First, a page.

This past weekend I took in a showing of Ai Weiwei's newest documentary Human Flow.
For someone like myself who does not subscribe to cable news and who has consequently followed the refugee crisis in drips and drabs through mostly static online news articles and social media, Human Flow was my first comprehensive window into this global nightmare.
Ai Weiwei did a remarkable job of capturing both the scale and the humanity of the displacement, without descending too grossly into the sensationalism of the chaos and conflict that permeates each of the unique situations unfolding across the global map--Syria, Iraq, Afghanistan, Gaza, Kenya, Myanmar, etc., etc., etc..
It is a moving and meditative documentary and I highly recommend folks give it a viewing.
Going into the film I actually came armed with a bit of specific curiosity. Given Ai Weiwei's previous digital activism, I wondered if he might touch on the increased usage of biometrics and tracking databases for in-country and cross border refugee processing. There were minor clips here and there but it certainly was not the focus of the documentary. Which is all fine and good, but for for what it is worth, the United Nations High Commission on Refugees (UNHCR), and of course the host country governments in which they are allowed to operate, work both separately and together to gather biometric data (fingerprints, iris scans, and even DNA) on refugees upon their arrival, entry and ongoing transfer.
On the whole, the collection of this highly personal information is in the interests of the refugees themselves, as it becomes the primary mechanism for them to receive aid and in some cases for them to successfully navigate the country systems toward settlement, re-settlement and perhaps even new citizenship. In Jordan, for example, Syrian refugees can have their irises scanned at ATMs and banks to receive cash assistance.
The digital dilemma at the center of this use of data is the fact that neither the UNHCR nor the host countries have issued any public policy directives regarding the longer term security and ethical use of this highly personal information. All publicly stated assurances, internal contracts and service agreements aside, there are "seemingly" no stated limits or boundaries on how this data can or should be shared--for example with in-country law enforcement, the military, security services or even with their counterparts in other countries with whom they may be partnering. This raises all sorts of questions around fair protections for the millions of stateless children, women and men being subjected to these systems.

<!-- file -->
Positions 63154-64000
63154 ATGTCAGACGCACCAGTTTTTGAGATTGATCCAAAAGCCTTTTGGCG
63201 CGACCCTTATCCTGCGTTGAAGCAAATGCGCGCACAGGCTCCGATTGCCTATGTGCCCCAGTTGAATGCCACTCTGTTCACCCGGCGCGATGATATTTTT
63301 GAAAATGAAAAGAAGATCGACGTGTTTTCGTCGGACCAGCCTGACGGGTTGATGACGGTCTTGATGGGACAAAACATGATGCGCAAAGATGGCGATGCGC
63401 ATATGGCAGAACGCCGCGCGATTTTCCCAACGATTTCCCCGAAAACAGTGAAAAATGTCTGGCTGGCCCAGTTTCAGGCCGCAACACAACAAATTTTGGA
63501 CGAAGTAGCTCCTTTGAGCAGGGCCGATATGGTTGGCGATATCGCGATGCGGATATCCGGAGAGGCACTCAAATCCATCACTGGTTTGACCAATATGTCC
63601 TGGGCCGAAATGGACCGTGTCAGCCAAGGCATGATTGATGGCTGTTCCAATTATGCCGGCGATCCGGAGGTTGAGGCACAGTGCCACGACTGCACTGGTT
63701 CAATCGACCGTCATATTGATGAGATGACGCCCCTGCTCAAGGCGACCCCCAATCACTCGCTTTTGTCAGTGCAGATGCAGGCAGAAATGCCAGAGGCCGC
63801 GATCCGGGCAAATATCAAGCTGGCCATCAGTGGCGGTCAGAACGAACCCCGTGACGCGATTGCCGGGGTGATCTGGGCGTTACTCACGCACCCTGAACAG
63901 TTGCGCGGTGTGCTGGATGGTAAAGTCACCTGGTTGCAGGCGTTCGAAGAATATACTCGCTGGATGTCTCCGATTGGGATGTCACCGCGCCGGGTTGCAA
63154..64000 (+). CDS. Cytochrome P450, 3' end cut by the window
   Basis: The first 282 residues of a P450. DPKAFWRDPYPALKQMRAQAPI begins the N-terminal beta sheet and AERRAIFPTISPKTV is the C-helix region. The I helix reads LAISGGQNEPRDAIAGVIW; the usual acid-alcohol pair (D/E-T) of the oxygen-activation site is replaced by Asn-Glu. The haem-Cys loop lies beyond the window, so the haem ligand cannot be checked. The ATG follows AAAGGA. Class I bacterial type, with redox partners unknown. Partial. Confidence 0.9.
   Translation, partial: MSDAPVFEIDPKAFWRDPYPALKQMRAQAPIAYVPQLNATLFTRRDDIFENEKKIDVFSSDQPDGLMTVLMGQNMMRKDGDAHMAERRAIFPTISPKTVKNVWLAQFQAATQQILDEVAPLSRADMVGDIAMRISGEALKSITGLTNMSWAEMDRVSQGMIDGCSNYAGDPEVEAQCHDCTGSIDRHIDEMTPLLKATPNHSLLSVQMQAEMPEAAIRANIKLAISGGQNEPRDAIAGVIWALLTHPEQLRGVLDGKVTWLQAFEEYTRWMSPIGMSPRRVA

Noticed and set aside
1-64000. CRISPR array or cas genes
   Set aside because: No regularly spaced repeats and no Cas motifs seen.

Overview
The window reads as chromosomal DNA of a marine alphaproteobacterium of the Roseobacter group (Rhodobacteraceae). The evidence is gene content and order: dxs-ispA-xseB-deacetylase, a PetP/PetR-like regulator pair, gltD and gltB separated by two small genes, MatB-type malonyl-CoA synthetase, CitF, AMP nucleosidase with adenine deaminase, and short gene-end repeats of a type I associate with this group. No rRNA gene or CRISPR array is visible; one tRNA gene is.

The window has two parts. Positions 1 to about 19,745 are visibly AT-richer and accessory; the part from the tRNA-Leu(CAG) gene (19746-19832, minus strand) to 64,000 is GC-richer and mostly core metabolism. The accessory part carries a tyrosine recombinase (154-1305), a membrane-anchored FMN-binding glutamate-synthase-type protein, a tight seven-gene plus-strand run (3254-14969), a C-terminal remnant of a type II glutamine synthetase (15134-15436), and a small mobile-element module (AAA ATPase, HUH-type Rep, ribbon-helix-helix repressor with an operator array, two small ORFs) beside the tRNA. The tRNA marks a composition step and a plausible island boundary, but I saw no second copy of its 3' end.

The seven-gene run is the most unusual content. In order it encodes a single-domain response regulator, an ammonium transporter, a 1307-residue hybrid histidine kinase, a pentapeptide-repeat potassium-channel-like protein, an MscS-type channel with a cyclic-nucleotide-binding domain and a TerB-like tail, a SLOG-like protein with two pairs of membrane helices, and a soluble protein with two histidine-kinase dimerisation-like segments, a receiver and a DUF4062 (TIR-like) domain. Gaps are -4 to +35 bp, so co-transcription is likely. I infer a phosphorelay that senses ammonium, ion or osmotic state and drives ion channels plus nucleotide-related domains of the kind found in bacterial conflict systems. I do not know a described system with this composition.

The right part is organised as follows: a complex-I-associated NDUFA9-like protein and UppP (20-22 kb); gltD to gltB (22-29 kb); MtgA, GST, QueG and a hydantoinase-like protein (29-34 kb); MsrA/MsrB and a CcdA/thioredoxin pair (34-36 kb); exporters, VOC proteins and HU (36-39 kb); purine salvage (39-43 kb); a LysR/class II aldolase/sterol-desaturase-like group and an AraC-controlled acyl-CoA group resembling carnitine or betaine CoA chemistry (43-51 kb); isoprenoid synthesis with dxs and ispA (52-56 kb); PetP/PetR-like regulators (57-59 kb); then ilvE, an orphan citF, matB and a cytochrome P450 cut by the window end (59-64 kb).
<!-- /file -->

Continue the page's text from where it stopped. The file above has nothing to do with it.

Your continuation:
In her article "Tracking Refugees With Biometrics: More Questions than Answers," Sarah Soliman, a former Special Forces contract support specialist in Afghanistan tasked with leading the first Identity Operations team to deploy biometrics in that arena of combat framed the lingering questions this way:
The technologies and database infrastructures underpinning these systems are also wholly corporate and proprietary. For example, UNHCR has been contracting for several years now with Microsoft and a slew of smaller technology startups to establish their programs, which they plan to roll out to all of their in-field operations in 2018. Which means this data is likely to ultimately be under the stewardship of private interests with either lots of legal muscle to restrict it to their ends and wishes (absent a secret or unofficial federal warrant) or is subject to the whims of their technical caprices.
Though the obstacles are formidable, for those of us with citizenship status in both developed and developing countries we at least have a modicum of legal and political standing to fight for more protections and ethical use of our personal data. But refugees only have the voice that those of us concerned about their welfare and advocating on their behalf can lend them in these times. So, I think it behooves those of us concerned about data protections, as a matter of principle, to begin paying close attention to how the issues surrounding biometrics are also touching the lives of these most vulnerable. We can and should fold this issue into our agendas.
In my next post, I'm going to do my best to summarize some of the scholarly criticism surrounding the dangers and use of biometrics in the refugee crisis and make an attempt to formulate some concrete action steps that activists and other interested parties can take to hold UNHCR, host countries, and even corporations accountable to the long-term data protections that the displaced deserve. Stay tuned!